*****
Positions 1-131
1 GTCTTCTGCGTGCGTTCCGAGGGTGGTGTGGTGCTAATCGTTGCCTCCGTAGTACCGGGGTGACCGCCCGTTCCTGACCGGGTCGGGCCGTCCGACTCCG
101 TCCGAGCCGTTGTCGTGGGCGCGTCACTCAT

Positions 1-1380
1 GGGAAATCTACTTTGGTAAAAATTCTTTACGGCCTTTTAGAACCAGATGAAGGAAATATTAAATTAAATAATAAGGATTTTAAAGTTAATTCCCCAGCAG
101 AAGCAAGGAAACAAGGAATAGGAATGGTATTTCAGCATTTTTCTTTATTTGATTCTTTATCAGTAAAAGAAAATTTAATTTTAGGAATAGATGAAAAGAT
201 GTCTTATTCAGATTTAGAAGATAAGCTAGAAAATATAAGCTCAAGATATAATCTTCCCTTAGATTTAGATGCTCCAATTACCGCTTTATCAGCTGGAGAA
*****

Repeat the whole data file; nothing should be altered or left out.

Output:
Positions 1-131
1 GTCTTCTGCGTGCGTTCCGAGGGTGGTGTGGTGCTAATCGTTGCCTCCGTAGTACCGGGGTGACCGCCCGTTCCTGACCGGGTCGGGCCGTCCGACTCCG
101 TCCGAGCCGTTGTCGTGGGCGCGTCACTCAT

Positions 1-1380
1 GGGAAATCTACTTTGGTAAAAATTCTTTACGGCCTTTTAGAACCAGATGAAGGAAATATTAAATTAAATAATAAGGATTTTAAAGTTAATTCCCCAGCAG
101 AAGCAAGGAAACAAGGAATAGGAATGGTATTTCAGCATTTTTCTTTATTTGATTCTTTATCAGTAAAAGAAAATTTAATTTTAGGAATAGATGAAAAGAT
201 GTCTTATTCAGATTTAGAAGATAAGCTAGAAAATATAAGCTCAAGATATAATCTTCCCTTAGATTTAGATGCTCCAATTACCGCTTTATCAGCTGGAGAA